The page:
A network analysis of tree competition: Which tree species make the best neighbors?

Project Lead: Stuart Ian Graham, UW Biology Department

eScience Liaison: Ariel Rokem

A quantitative understanding of how co-occurring tree species influence one another’s growth is required to predict how forest ecosystems will respond to climate change. Although competition with neighboring trees undoubtedly limits tree growth, the species identity of neighbors may have an important role in moderating this interaction.

For example, the seedlings of most conifer tree species have higher growth rates when close to an adult tree of the same species, whereas the opposite is true for many tropical tree species. However, it is currently unclear how these feedbacks influence the growth of adult trees. To fully comprehend the role of these feedbacks in structuring forest communities, we need to build an understanding of how trees respond to the species identity of their neighbors over their entire life cycle.

This project aims to create a statistical model to describe how the growth of adult trees is influenced by the size, species identity, and proximity of neighboring trees. It will use 40 years of growth data collected from 15 forest plots at Mount Rainier National Park, WA.

Within these 100 x 100 m plots, the location of each tree is mapped, such that the neighbors of any tree can be identified. In total, the dataset includes over 8000 trees from 10 species. The code used for this analysis will be released in a user-friendly format such that it can be used by the many forest management agencies that maintain similar datasets to the one used in this project.

Schematic diagram of one quadrant of a forest plot. Locations and sizes of trees are indicated by the circles and their diameters respectively. This diagram shows how this dataset enables a quantitative description of each tree’s competitive neighborhood. Image credit: Janneke Hille Ris Lambers

Project Results

Predicting how forest ecosystems will respond to contemporary climate change requires a quantitative understanding of how tree growth is influenced by neighboring trees. To build this understanding we must use large tree growth datasets in order to capture adequate variation in the many parameters that describe a tree’s competitive environment i.e. what tree species are nearby, how large are they, and how far from the focal tree are they? Although previous research has developed a modeling approach to estimate the effects of these variables on tree growth, construction of the model requires a supercomputer in order to optimize over many parameters and also returns coefficients that are not easily interpretable or comparable. This is unfortunate because the majority of datasets suitable for these analyses are built and maintained by forest management agencies which do not have the time or resources to implement the current modeling approach. This project aimed to create a new method to model tree growth as a function of neighboring trees that is quick and returns coefficients that are easily interpreted.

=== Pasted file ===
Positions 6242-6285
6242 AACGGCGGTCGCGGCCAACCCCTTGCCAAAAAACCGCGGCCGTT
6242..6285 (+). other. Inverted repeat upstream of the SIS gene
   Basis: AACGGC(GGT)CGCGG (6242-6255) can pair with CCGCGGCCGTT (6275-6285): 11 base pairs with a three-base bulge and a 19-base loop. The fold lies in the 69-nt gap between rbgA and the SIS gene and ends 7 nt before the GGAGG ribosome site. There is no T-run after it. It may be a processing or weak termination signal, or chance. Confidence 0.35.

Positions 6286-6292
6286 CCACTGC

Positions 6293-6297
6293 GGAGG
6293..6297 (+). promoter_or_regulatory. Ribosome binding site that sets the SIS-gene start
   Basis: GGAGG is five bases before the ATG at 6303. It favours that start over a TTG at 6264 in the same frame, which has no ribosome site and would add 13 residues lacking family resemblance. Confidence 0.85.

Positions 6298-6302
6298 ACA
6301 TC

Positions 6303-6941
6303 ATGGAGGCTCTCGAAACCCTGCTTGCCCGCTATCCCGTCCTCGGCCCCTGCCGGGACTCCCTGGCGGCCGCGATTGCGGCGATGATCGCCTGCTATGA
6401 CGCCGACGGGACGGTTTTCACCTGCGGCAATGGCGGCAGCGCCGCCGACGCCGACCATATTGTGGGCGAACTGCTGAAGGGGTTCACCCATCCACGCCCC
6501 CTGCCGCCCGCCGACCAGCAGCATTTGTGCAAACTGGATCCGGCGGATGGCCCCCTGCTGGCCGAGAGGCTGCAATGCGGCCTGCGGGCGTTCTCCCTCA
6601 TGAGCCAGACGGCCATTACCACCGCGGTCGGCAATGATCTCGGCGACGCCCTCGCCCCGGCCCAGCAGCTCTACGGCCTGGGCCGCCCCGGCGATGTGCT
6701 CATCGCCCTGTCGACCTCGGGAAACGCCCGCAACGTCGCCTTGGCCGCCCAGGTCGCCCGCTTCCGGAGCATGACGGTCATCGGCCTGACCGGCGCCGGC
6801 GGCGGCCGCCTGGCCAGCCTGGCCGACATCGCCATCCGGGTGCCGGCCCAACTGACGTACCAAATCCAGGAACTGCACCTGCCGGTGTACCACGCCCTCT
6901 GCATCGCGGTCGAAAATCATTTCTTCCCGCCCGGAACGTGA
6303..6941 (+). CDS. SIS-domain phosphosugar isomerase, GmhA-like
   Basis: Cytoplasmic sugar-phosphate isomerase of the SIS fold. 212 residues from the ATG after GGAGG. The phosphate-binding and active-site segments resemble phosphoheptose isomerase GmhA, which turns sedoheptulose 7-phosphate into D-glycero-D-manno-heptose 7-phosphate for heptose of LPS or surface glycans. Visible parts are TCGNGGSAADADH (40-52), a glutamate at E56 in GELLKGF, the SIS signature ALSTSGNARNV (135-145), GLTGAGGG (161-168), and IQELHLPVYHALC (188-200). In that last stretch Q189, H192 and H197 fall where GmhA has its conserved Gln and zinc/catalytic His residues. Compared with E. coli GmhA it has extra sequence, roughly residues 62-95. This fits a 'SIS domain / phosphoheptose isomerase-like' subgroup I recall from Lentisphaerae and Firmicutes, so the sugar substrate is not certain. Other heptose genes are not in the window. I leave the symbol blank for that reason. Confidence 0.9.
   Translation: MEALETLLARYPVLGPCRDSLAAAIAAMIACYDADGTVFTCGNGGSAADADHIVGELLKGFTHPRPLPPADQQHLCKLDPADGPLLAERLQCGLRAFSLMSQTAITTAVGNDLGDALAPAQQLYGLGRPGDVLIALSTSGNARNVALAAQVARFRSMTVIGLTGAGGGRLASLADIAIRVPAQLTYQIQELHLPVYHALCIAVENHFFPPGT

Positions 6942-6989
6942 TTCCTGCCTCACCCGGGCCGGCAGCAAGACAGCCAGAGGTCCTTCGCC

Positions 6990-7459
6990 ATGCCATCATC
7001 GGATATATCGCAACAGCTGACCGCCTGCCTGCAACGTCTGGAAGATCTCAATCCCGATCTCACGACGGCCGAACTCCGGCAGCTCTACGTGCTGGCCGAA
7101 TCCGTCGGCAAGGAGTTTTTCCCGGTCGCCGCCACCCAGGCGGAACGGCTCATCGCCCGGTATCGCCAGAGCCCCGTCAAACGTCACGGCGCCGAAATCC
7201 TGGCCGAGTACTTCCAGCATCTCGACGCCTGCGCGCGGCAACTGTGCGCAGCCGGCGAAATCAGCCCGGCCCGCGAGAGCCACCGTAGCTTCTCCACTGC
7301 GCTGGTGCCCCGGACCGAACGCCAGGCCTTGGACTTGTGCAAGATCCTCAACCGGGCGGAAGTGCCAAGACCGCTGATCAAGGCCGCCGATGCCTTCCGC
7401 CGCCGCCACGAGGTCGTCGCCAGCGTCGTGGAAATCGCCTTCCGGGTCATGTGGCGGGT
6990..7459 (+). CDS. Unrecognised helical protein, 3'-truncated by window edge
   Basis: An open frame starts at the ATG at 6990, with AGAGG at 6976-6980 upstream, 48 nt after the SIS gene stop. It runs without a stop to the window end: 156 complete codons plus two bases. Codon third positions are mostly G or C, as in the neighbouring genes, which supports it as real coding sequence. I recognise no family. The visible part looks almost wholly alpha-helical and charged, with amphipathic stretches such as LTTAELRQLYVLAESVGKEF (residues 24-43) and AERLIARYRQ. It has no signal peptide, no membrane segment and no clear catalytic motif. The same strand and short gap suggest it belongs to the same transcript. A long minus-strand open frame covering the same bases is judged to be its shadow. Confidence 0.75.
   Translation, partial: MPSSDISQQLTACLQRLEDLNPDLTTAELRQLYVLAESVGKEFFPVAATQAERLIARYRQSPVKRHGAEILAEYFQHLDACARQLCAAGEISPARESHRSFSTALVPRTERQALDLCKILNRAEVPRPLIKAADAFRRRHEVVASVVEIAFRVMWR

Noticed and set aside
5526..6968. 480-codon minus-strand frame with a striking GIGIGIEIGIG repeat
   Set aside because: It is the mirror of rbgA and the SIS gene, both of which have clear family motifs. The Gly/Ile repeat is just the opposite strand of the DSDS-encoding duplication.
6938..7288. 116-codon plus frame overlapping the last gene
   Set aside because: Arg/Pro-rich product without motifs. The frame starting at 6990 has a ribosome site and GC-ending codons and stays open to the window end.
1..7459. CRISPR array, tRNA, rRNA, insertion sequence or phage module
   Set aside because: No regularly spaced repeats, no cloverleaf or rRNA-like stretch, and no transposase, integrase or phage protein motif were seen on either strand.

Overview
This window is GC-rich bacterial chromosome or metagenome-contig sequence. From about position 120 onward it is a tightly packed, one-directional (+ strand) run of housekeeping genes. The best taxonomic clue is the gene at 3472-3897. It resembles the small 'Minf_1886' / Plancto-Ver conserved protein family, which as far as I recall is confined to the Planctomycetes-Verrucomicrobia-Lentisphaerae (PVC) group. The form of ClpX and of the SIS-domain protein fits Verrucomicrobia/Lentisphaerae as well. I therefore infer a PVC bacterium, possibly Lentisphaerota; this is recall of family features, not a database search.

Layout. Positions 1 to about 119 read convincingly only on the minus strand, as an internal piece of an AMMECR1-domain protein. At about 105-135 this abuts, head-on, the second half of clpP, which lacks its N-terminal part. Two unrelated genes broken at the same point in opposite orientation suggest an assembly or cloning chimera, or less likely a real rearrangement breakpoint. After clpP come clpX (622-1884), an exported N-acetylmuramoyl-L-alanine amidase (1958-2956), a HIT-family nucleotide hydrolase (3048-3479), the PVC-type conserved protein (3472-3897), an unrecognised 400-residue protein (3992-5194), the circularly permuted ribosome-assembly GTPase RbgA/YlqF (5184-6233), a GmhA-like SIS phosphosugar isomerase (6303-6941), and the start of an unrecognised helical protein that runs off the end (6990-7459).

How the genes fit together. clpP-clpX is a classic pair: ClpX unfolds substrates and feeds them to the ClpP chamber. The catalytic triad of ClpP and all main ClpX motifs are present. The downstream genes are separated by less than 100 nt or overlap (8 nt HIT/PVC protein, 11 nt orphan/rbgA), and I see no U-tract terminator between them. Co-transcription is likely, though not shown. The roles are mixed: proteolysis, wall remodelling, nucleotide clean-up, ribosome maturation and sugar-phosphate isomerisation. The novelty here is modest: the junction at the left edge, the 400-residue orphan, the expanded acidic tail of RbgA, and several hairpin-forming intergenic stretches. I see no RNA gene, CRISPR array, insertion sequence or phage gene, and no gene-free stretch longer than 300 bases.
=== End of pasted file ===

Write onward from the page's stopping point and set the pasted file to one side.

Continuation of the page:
We used data on tree growth gathered from 15 forest plots at Mt. Rainier National Park. All trees in each plot are mapped and identified to species, enabling us to accurately describe the competitive environment of each tree (Fig. 1). We then created a directional graph model of these data, and modeled the annual growth rate of each tree as a linear function of its species, local tree density, and the species, size and proximity of each neighboring tree. The linear nature of this model means that it can run in < 10 seconds on a laptop and also returns coefficients that are in units of annual growth rates. From our model we developed a matrix that shows how the growth rate of each tree species is influenced by the species identity of a neighboring tree (Fig. 2). We are also developing an R package containing all the functions used to explore our data through visualizations and create our model, which will make this approach readily available to forest managers and other researchers.

The next step of this project is to obtain code from the authors of the previous modeling approach so that we can compare the performance of our new model and this older model. We will then finish documenting our R package and make it publicly available before writing up our findings in a manuscript for a peer-reviewed journal.

View the project GitHub here.

Figure 2. Heat map showing the effects of neighboring trees of various species (x-axis) on the annual growth rates of focal trees (y-axis). Tree species are written as four letter codes and the diagonal from bottom-left to top-right shows the effects of neighboring trees on focal trees of the same species. Image credit: Stuart Ian Graham